Second, the date of this land transfer is particularly important. It took place days just days before Frederick died. The entry was published in the newspaper on November 15th. Frederick died on November 25th. He was only 52 years old. His death following so closely after the land transfer that it makes me think he had become very ill, maybe suddenly. It appears he was tying up lose ends to make sure that Mary was taken care of.
After finding this entry, I yearned to find the deed. I didn’t really think it would tell me anything I didn’t already know. Still, I wanted to see it with my own eyes. I am sure you know the feeling!
I went to familysearch.org where they have the collection, “The San Francisco County Records, 1824-1997: Land and Property Records”. I searched through the entries and found the index that I needed. Though the index is by first letter of the last name, the entries are not alphabetized on each page. Eventually, I found the entry for Meincke Mary A/Meincke, Frederick, Nov 12 1900, Book 1892, page 178.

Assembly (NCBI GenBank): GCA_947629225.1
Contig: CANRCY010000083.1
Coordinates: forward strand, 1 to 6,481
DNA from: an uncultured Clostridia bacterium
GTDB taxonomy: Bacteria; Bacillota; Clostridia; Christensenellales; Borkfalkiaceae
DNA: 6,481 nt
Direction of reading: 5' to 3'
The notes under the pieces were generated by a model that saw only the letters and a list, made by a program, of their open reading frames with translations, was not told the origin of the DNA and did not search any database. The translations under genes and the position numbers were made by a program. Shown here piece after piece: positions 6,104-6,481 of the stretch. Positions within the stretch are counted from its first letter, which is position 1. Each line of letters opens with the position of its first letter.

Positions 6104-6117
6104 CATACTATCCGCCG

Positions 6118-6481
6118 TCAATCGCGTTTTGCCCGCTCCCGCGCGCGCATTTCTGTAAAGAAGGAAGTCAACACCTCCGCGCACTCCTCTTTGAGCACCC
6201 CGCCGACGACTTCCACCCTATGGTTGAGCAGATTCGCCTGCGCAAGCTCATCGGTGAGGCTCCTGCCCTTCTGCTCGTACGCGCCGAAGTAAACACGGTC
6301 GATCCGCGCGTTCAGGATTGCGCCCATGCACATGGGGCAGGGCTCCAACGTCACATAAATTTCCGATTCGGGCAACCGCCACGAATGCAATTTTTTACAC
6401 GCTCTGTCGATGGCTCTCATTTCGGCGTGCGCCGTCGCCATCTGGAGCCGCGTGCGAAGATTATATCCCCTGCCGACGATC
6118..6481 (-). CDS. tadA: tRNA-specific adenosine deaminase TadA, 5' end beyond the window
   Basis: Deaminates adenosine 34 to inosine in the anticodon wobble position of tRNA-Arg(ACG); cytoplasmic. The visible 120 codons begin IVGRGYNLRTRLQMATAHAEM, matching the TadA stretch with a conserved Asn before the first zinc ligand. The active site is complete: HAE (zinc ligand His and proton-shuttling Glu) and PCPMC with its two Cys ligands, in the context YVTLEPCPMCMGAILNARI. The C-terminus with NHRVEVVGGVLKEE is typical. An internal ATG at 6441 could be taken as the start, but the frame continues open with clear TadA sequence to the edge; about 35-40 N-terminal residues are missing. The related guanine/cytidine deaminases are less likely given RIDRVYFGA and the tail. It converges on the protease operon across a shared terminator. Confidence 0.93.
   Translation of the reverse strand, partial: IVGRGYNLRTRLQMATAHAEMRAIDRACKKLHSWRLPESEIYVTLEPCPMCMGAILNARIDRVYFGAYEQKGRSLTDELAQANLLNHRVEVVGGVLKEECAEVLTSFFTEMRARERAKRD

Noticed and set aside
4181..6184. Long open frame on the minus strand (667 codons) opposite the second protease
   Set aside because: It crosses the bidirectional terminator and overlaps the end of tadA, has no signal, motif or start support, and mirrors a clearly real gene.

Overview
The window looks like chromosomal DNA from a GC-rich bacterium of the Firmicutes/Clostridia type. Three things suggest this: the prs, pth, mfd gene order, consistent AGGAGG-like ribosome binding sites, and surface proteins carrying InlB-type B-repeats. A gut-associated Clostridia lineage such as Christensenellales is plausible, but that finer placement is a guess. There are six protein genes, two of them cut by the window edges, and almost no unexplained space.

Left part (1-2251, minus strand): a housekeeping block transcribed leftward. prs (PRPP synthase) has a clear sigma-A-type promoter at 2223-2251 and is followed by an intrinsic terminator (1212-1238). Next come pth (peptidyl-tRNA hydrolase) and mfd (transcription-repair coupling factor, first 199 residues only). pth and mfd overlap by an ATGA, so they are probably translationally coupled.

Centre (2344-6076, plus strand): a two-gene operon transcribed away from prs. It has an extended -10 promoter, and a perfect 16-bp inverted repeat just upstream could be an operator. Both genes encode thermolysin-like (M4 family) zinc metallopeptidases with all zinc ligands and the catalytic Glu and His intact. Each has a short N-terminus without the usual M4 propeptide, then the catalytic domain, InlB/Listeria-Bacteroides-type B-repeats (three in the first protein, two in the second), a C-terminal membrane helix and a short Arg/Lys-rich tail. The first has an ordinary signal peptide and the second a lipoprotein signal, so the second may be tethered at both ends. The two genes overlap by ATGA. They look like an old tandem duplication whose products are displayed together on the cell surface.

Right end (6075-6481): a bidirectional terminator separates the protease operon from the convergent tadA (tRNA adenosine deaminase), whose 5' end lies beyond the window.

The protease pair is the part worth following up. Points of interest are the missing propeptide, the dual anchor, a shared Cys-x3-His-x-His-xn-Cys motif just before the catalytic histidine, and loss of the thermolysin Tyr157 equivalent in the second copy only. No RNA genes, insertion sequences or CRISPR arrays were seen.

I was in luck! The book I needed was on familysearch.org! After fumbling around a bit, I found the page I was looking for. The first lines told me I had found the right deed:
Through the legalize of the next section I learn that the party of the first part (Frederick) was giving this land to the party of the second part (Mary) and her heirs out of “love and affection”:
The next part describe the land being transfered. The description fits the information that was in the newspaper: